"We're seeing enough of these cases that we'd like to be able to offer soldiers the option of being able to retrieve their animals when they return from active duty, but to do this we would have to ask the public to help out by serving as temporary foster parents," HSU Executive Director Gene Baierschmidt, said. "People would have to be willing to commit to taking an animal for as much as six months or more, depending on how long the war continues."
      Foster parents for these cats and dogs would be screened by the Humane Society and should at least have safe, appropriate space and facilities to care for the animals. They should also be willing to provide the quality time and attention that pets need. They would also be responsible for feeding the animals properly.
      For more information in the foster program, call Oliver Shmidt at 261-2919, ext. 207.




“If you have a dog that is ball driven, well behaved, energetic and loves to run, you just might have discovered a new hobby for you and your furry friend. Size and breed are not important.”

Here are some “goings-on” with the local Tail Blazers Club:

1. Fundraiser yard sale on Saturday, April 19, from 7 a.m. to 2 p.m. at the home of our Treasurer, Denise Apperson, 664 4th Avenue, between Avenues J and K. Raising money for equipment and an upcoming tournament on June 7 and 8 in Denver Colorado (first tournament for Angel).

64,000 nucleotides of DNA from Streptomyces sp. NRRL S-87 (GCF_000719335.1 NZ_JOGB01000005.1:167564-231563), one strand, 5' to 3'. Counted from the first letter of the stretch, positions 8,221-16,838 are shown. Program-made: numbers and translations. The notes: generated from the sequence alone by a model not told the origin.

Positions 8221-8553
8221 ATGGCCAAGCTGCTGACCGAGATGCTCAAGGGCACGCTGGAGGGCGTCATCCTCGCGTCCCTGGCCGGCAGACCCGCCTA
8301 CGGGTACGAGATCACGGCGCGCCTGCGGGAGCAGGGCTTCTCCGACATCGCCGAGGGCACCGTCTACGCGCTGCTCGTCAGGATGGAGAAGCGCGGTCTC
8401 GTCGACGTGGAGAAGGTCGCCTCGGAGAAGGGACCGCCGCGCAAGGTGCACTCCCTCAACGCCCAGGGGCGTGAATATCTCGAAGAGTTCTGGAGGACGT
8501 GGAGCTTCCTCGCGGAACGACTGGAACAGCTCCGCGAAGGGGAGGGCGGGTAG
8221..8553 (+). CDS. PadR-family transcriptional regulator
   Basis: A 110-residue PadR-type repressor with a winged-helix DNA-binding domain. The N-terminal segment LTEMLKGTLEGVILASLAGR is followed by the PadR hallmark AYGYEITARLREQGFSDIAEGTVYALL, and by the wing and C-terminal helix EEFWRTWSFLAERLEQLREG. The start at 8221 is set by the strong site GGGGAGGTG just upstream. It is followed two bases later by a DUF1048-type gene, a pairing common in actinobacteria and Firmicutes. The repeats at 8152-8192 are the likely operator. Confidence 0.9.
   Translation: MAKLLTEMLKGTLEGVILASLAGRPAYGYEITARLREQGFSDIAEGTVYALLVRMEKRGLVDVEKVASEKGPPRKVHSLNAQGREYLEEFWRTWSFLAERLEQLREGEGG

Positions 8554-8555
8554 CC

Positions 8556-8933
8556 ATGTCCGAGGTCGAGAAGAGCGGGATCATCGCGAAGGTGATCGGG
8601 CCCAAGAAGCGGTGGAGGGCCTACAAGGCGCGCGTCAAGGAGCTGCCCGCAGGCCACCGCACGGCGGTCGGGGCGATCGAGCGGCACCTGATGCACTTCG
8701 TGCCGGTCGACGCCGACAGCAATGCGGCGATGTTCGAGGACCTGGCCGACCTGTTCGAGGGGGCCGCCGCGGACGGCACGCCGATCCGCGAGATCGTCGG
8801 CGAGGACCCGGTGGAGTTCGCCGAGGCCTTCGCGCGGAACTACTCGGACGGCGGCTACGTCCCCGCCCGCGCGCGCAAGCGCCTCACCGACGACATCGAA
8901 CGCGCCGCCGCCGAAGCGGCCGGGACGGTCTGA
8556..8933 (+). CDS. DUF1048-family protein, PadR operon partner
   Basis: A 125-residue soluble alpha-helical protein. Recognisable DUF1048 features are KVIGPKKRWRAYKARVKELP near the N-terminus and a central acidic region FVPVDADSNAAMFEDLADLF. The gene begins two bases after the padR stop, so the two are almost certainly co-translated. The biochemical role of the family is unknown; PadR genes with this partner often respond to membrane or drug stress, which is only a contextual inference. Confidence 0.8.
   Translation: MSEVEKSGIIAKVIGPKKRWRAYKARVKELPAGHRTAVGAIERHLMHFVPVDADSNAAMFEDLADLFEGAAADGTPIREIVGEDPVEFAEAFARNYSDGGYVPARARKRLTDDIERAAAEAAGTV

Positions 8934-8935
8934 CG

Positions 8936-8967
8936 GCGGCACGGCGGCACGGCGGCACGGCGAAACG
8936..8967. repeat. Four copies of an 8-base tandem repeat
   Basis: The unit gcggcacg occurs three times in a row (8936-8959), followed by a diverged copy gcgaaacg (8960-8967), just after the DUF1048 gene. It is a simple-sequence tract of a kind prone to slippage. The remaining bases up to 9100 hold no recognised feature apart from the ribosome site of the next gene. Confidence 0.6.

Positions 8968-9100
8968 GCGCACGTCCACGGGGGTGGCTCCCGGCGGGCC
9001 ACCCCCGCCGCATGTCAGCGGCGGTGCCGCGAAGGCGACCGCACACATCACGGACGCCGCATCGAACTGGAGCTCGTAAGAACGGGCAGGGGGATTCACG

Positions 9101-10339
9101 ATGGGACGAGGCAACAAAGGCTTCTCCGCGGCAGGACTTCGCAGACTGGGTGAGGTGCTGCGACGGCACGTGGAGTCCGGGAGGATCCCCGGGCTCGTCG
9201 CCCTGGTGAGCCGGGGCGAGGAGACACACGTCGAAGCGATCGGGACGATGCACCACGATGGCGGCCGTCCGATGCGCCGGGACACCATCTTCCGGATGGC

2. Flyball demonstration on Saturday, May 10, at approx. 3:00 p.m. (start time is still being considered) at Herman Franks off-leash park at 700 East 1300 South.

If this sounds interesting to you, or for more information, check out these sites:



What causes heartworm disease?

Heartworm disease (dirofilariasis) is a serious and potentially fatal disease in dogs. It is caused by a worm called Dirofilaria immitis.

Heartworms are found in the heart and large adjacent vessels of infected dogs. The female worm is six to 14 inches (15 to 36 cm) long and 1/8 inch (5 mm) wide; the male is about half the size of the female. One dog may have as many as 300 worms.

How do heartworms get into the heart?

Adult heartworms live in the heart and pulmonary arteries of infected dogs. They have been found in other areas of the body, but this is unusual. They survive up to five years and, during this time, the female produces millions of young (microfilaria). These microfilaria live in the bloodstream, mainly in the small blood vessels. The immature heartworms cannot complete the entire life cycle in the dog; the mosquito is required for some stages of the heartworm life cycle. The microfilaria are therefore not infective (cannot grow to adulthood) in the dog - although they do cause problems.